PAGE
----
In Duffy & Ors v. Newcastle United Football Co. Ltd. the club offered its seasonal ticket holders the option to purchase a bond that guaranteed them a designated seat for 10 years. The seats however were subject to a clause in the contract which stipulated that should the seats not be available the club will provide them with the best possible alternative.
Relying on the clause the club later sought to move the seating of some of its supporters in order to expand the stadium. The supporters argued that there were verbal representations made, prior to entering into the contract that guaranteed them the best seats. It was held that the verbal representations did not form part of the contract and that the club was allowed to reallocate the seats if there was good and sufficient reason to do so.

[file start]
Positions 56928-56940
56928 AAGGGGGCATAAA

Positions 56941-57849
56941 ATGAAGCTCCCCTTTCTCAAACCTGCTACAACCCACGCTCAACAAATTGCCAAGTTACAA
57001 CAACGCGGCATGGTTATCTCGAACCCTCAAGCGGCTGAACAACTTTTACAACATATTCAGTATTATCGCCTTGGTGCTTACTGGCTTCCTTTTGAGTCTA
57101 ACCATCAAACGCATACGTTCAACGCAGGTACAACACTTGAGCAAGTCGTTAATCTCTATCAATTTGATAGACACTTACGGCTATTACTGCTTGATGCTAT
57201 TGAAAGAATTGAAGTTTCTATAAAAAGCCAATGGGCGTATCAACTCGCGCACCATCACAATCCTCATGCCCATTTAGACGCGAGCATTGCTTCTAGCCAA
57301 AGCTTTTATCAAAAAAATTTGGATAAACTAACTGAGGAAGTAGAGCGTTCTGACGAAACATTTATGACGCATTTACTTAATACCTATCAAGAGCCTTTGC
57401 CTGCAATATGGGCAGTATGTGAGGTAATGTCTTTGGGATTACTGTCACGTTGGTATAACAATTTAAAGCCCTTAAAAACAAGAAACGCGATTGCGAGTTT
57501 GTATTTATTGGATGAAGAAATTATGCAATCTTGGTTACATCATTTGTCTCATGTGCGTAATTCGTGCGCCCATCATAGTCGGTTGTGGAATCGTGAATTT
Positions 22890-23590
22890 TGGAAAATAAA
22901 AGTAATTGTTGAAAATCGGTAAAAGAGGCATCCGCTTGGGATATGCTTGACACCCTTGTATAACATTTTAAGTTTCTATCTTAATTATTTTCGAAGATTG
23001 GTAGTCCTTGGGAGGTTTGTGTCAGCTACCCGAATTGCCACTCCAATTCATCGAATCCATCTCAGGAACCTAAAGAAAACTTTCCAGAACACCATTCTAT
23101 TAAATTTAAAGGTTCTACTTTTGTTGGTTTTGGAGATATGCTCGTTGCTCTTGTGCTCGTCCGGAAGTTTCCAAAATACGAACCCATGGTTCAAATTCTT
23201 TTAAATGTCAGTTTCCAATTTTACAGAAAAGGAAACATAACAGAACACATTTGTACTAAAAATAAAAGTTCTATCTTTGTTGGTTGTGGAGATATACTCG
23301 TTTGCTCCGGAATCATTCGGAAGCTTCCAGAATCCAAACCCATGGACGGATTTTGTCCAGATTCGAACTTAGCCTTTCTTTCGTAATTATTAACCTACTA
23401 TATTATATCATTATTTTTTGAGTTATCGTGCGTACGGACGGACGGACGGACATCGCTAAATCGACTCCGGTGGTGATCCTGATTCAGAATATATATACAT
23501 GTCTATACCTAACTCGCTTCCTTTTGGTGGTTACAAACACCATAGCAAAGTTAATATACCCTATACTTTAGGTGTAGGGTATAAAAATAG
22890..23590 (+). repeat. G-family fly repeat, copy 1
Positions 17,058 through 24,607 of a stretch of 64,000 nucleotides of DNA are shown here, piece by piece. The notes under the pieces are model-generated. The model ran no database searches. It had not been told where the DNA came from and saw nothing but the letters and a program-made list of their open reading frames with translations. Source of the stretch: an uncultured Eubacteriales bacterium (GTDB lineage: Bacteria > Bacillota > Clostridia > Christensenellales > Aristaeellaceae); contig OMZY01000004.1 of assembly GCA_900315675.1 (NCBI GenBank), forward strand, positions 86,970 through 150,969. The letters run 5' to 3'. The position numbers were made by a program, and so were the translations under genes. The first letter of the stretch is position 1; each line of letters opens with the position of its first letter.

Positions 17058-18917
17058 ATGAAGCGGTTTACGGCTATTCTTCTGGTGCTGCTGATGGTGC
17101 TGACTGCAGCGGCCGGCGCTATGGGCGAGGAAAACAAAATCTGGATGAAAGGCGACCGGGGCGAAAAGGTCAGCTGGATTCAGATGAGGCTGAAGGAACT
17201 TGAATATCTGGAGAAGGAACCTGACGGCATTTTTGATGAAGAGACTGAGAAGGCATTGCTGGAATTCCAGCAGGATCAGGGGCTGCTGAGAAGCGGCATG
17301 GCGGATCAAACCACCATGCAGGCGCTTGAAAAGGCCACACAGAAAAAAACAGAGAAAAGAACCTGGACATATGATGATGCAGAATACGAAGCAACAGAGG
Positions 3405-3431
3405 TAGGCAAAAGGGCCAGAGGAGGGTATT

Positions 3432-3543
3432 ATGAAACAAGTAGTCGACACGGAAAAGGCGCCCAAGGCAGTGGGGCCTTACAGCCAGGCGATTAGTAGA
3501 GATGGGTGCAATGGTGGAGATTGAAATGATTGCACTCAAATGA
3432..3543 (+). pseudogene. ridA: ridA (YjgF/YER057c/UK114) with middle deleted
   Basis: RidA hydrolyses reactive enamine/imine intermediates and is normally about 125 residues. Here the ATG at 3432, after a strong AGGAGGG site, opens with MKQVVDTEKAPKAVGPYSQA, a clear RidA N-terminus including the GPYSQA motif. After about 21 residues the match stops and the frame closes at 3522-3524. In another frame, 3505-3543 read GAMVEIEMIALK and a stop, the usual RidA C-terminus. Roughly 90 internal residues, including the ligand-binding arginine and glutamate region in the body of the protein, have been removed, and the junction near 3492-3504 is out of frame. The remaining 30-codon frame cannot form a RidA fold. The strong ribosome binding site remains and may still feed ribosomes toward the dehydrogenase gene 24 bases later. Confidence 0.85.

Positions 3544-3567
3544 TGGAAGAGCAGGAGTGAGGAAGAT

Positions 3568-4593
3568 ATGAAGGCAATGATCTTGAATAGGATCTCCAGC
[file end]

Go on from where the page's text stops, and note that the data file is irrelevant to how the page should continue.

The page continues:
Therefore, where possible it would be easier to incorporate any oral/verbal term(s) made during negotiations into a written agreement and if anything, it is evidence that goes to show that both parties intended the terms to be part of a binding agreement/contract (a contract is a legally binding agreement).
Despite the importance that is attached to the time factor or rather the lapse of it, if the term was of sufficient importance than it would be deemed to be part of the contract. Yet again it depends on the facts.
In Schawel v. Reade (1913) the plaintiff purchased a horse for stud purposes from the defendant. Prior to the purchase the plaintiff was told by the defendant that the horse was sound and that it suffered from no inherent illnesses. So sound in fact, that there wasn’t a need for a veterinary examination. The plaintiff accordingly purchased the horse without having it examined by a vet and it later turned out that the horse suffered from a hereditary disease and was not suitable for stud purposes.
It was held that the oral representation, despite the significant delay, was a term of the contract because the representation was so important that without it the purpose of the contract would be defeated.
© 2017 Kathiresan Ramachanderam and Dyarne Jessica Ward